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Education
An in-depth look at our region's emerging economic, social, political and cultural identity.

NC Senate Budget Adds Teachers, Cuts Teacher Assistants

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The North Carolina Senate and House are both dominated by Republicans. But they’re Republicans with big ideological differences in regards to tax incentives, spending, and Medicaid to name a few. As in past years, their education budgets also layout different priorities.      

WFAE’s Lisa Worf joins Morning Edition host Marshall Terry to look at what those priorities are.

TERRY: So, Lisa, let’s start with size. How do these budgets compare? 

WORF: It may not surprise you to hear that the Senate’s education budget is smaller than the House’s. Both increase spending. The Senate would add $453 million to k-12 education over two years. The House’s increase is about $1 billion.

TERRY: And where do we see the Senate putting that money? 

WORF: A lot of it goes to pay for growth. For example, the state expects an additional 17,338 students next year and districts need money to hire teachers to teach them. The House budget includes that same money. But the big addition in the Senate’s education budget includes a big subtraction too. 

TERRY: Okay, so lay out the math. 

WORF: There are a lot of numbers, so I’m going to take this a bit slowly. The Senate budget plan adds 3,285 teachers for students in their early years. It would reduce class sizes for kindergarten to 17 students, and for first, second, and third graders to 15 students. And to help pay for that, the plan cuts funding for 8,592 teacher assistants. To put that in perspective, the state currently funds 22,505 teacher assistants and that’s already after some big cuts. Here’s Senator Harry Brown laying out the thinking behind that.      

BROWN: If you can get down to a one to fifteen ratio, that is a key number for student learning. And that’s what we’ve done. We’ve put the number into more teachers to get class size reduced to that magic number that most will agree is key. For us, we just think having that good teacher in that classroom is the most important thing we can do.

WORF: And that’s why the Senate tried to cut a lot of teacher assistants last year to pay for a big raise for teachers. The governor and House leaders fought hard to save those jobs, since they see assistants being a big help in the early years. In the end, teachers got a smaller raise and most of the assistant positions were saved.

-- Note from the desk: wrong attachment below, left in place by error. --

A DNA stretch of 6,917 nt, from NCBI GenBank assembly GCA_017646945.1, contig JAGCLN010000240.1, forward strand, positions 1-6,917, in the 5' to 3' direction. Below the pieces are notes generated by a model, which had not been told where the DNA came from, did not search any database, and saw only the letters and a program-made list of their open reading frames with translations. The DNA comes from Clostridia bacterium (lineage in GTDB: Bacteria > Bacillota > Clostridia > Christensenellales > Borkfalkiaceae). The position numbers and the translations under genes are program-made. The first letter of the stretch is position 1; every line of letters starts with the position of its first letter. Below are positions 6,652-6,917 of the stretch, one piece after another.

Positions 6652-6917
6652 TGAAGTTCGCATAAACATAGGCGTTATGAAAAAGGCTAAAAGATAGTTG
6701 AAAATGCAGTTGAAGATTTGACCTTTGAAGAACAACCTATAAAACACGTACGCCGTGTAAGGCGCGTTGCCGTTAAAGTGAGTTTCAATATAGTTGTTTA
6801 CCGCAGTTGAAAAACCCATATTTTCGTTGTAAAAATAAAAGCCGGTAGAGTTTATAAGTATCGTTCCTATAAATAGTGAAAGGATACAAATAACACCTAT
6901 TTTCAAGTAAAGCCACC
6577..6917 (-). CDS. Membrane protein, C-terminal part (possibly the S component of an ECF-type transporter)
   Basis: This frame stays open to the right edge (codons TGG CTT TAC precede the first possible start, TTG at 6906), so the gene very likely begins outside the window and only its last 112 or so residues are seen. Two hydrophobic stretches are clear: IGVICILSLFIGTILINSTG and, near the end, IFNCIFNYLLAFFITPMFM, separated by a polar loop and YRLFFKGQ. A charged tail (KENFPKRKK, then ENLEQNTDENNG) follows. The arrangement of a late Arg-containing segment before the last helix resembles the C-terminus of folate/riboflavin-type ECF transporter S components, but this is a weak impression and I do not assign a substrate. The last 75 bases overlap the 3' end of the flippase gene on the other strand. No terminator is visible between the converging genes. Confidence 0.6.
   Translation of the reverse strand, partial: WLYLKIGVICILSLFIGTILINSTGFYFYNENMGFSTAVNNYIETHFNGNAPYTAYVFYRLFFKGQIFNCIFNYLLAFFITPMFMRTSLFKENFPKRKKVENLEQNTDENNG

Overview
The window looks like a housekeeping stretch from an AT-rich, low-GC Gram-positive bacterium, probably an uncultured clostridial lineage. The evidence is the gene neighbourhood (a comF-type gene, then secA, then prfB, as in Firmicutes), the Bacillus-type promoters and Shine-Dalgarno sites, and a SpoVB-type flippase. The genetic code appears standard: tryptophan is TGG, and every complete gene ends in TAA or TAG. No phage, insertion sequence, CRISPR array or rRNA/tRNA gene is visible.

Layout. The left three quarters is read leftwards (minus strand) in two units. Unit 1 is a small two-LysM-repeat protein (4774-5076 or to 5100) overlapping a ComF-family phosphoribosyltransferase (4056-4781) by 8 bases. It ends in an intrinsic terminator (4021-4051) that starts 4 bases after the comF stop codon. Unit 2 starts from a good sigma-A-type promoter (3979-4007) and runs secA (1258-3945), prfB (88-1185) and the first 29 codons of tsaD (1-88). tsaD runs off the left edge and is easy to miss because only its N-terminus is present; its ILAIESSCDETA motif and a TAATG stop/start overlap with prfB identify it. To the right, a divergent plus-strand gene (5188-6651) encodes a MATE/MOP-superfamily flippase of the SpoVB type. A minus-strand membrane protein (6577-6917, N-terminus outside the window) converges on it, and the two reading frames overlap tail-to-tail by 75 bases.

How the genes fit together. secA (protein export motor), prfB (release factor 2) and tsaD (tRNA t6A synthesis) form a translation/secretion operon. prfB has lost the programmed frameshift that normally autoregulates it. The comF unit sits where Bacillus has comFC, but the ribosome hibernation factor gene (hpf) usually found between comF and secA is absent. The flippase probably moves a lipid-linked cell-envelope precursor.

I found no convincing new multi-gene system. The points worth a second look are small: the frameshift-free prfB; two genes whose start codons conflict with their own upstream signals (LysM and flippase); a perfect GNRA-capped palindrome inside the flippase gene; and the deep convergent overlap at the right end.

TERRY: Teacher raises continue to be a big topic.  How do the Senate and House approach this in their budgets? 

WORF: They both make good on their promises from last year to raise beginning teacher base pay from $33,000 to $35,000.That doesn’t include supplements most districts add to salaries. The House plan would spend more on raises by giving all other teachers at least a 2 percent pay increase. The Senate plan would boost salaries for other teachers too, but focus that money on those with less than twenty years of experience. Both bodies, would like to pay teachers based less on that and more on performance, but they haven’t figured out a good way to do that yet. 

TERRY: Are there any other big differences between the House and Senate budget proposals?

WORF: There are. The House includes an extra $92 million for textbooks and digital materials. Those funds have taken big cuts in recent years. The Senate plan increases money for that too, but by $58 million. The House plan also includes $42 million in extra money to improve schools wi-fi systems and training for digital tools. Both budgets include an increase in the money for vouchers for students from low-income families to attend private schools. The Senate increased that money by $13.6 million over two years.  The House by half that amount.  Of course, we’re still waiting on a state supreme court opinion to see if that program can go forward.

TERRY: So, who has the upper hand with regards to education. Is it the Senate or the House? 

WORF: It’s hard to tell. The House tends to be closer to the governor’s approach, so that adds some extra pressure. Last year, as I mentioned before, the two sides certainly had to compromise, but the House and Governor were able to hold out for the teacher assistants.